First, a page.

Chloe Bowerbank explores the story of Jack Hylton, the great British bandleader and impresario. Chloe is a Lancaster University student and has recently completed a research project with the Blackpool Museum Project.

All roads lead to Jack Hylton

Since I began my research into the entertainers that made Blackpool famous worldwide, one name has cropped up time and time again, Jack Hylton. But who was he?

From Bolton to Bandleader

Jack Hylton was a British musician, bandleader and producer. He was born on the 2nd July 1892 in a village just outside Bolton in Lancashire. His mother was a schoolteacher and his father was a yarn twister at the local cotton mill.  Hylton was introduced to performing through his father, who was a trade unionist and an amateur singer at the local socialist Clarion Club. The Clarion Club offered music lessons and soon young Jack was accompanying his father on the piano. By the age of 13 he was performing in a troupe called E.H. Williams Merrie Men Of Rhyl. When he was 17 he became the musical director of a touring pantomime company. This was his first experience conducting music, and the beginning of his career as a bandleader.

Move to London

Hylton soon moved on from directing pantomime music. He went to London in 1914 where he found work as a cinema organist and then as a pianist at the highly fashionable 400 Club. At the outbreak of the First World War he joined the 20th Hussars, later becoming a musical director in the Army Entertainment Division which entertained the troops in France and back in Britain.

When he was de-mobbed, Hylton teamed up with Tommy Handley and the two men toured as a double act. His first visit to Blackpool in 1919, however, was not as an entertainer, but as a publisher of music. He would write songs in the popular style of the day, print a batch of one thousand, and sell copies on the promenade at sixpence each.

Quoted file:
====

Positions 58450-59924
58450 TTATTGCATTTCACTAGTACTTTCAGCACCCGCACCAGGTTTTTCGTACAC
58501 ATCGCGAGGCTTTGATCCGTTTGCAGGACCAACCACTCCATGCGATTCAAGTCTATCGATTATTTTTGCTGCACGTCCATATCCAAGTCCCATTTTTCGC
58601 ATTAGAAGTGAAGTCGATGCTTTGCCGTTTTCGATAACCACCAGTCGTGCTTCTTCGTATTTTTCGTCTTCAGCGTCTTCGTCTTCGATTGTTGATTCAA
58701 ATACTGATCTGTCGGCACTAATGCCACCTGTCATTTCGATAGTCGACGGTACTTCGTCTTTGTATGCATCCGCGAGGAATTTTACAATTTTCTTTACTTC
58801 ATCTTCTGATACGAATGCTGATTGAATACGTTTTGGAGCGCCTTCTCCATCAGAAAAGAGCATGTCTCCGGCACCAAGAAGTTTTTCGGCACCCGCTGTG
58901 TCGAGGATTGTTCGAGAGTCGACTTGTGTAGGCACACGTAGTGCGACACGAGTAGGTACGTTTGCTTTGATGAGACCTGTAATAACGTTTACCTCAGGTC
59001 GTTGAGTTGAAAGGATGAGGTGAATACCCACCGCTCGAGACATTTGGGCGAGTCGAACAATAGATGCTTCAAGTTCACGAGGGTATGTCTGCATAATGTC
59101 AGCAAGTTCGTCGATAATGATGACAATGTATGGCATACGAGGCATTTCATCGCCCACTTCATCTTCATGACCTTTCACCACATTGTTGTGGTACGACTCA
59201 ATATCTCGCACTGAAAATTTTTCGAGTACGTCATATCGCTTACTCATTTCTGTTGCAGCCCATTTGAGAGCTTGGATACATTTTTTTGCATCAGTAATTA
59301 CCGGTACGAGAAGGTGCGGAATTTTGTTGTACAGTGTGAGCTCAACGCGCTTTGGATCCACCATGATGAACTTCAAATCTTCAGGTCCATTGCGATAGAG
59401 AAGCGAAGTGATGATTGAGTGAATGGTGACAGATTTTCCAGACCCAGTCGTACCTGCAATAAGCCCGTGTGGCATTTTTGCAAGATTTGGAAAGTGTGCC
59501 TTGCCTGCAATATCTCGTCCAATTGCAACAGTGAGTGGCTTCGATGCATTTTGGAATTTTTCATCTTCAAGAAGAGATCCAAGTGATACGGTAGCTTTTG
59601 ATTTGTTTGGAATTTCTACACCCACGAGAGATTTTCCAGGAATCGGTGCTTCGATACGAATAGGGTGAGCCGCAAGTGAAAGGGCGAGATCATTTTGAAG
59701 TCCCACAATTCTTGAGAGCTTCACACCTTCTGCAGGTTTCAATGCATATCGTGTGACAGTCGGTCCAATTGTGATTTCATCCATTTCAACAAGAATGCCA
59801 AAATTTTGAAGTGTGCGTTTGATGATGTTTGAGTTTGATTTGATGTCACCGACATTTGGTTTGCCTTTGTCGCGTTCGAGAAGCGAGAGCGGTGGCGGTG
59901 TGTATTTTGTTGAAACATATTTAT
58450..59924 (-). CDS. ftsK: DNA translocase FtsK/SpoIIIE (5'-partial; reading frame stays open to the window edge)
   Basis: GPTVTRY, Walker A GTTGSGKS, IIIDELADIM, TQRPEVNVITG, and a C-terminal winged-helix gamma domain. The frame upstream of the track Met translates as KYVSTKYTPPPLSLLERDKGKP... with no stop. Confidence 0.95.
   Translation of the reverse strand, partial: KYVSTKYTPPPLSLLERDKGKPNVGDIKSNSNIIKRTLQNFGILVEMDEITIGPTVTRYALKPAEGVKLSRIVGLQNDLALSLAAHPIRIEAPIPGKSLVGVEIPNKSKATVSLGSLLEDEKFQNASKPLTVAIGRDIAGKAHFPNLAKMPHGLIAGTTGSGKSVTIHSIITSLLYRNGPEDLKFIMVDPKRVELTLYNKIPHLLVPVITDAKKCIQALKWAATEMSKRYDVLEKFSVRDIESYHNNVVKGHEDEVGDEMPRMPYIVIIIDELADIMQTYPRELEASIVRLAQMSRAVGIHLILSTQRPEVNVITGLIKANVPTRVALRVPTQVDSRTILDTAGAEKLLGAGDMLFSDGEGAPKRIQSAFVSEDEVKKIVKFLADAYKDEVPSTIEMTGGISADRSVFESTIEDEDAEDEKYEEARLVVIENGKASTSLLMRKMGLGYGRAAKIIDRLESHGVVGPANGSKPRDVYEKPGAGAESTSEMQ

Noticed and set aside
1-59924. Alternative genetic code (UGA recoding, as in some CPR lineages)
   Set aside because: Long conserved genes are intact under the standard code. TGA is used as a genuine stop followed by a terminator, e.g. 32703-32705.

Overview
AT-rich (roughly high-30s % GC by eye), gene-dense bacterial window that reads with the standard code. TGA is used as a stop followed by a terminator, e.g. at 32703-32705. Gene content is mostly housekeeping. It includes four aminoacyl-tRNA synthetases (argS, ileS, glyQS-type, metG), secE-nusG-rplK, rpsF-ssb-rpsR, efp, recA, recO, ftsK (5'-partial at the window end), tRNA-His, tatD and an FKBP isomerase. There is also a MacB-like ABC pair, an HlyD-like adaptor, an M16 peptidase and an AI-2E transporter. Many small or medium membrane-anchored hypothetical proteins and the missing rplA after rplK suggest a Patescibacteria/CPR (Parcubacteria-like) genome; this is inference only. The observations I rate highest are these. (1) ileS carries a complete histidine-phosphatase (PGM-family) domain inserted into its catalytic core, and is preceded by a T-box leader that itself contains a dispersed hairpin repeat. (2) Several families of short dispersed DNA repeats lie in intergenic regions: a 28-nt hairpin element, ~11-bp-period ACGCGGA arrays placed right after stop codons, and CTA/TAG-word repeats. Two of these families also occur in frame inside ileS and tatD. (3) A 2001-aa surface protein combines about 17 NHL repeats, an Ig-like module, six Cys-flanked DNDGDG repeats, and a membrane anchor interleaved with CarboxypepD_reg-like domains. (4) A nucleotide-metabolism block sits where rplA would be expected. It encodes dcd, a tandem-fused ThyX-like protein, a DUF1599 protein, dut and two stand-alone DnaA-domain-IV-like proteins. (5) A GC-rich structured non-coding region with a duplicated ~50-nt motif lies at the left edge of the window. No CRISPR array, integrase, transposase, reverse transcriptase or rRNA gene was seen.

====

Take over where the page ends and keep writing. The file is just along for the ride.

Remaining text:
Recording artist

In the 1920s he signed a contract with the Gramophone Company issuing dance music records on their HMV label. First he recorded popular songs with the Queens Dance Orchestra and later under his own name.

Jack Hylton quickly became a dominant force in the dance band scene. His performances were varied, including soloists and variety acts. His fame soon spread and he conducted many national and European tours. His influence at home and abroad led to Duke Ellington and his Orchestra coming over to Britain, sponsored by Hylton. This was the first real exposure of American Jazz in the UK. Ellington’s six week tour in 1933 was a great success and included a stop at the Blackpool Tower Ballroom attended by 3000 people. It helped cement Jack Hylton as a producer.

Jack Hylton the Showman

In the 1940s, Jack Hylton’s band was dispersed due to war service and he turned towards becoming an entertainment impresario. He scouted out new talent and his shows quickly dominated London and other entertainment centres including Blackpool.

Image of Jack Hylton with a large group of people on North Pier, 1930s

Jack Hylton frequently performed and produced shows in Blackpool © Blackpool Council.

His plays and shows were regularly featured in the summer season. These shows often included big names such as Arthur Askey, and Hylton is also credited with helping to bring together the quintessential British comedy duo, Morecambe and Wise. He also experimented with different forms of entertainment often filming the plays he produced and showing them on ATV, the precursor to ITV. He also decided to bring the recording of The Archers up to Blackpool, helping to bridge the gap between ‘Southern’ and ‘Northern’ entertainment.

A Royal Achievement

It was in Blackpool where Jack Hylton put on the greatest show of his life; a Royal Variety Performance, attended by Her Majesty the Queen. This took place on 13th April 1955 in the Opera House. The show featured;  George Formby, Morecambe and Wise, Arthur Askey, Geraldo and his Orchestra, Alma Cogan, Charlie Cairoli, Al Read, and many other notable performers of the time.

Image of ticket to the Royal Variety Performance, Blackpool, 1955 © Blackpool Council.

Jack Hylton was the producer of the Royal Variety Performance in 1955 at the Blackpool Opera House. © Blackpool Council.

The Royal Variety Performance was a crowning achievement of Jack’s amazing career. Jack Hylton died on the 29th of January 1965, but his legacy lives on.

We hope you enjoyed this blog post. For more information on Jack Hylton visit www.jackhylton.com produced by Hylton expert Pete Faint.  We plan to feature Jack Hylton in the new Blackpool Museum.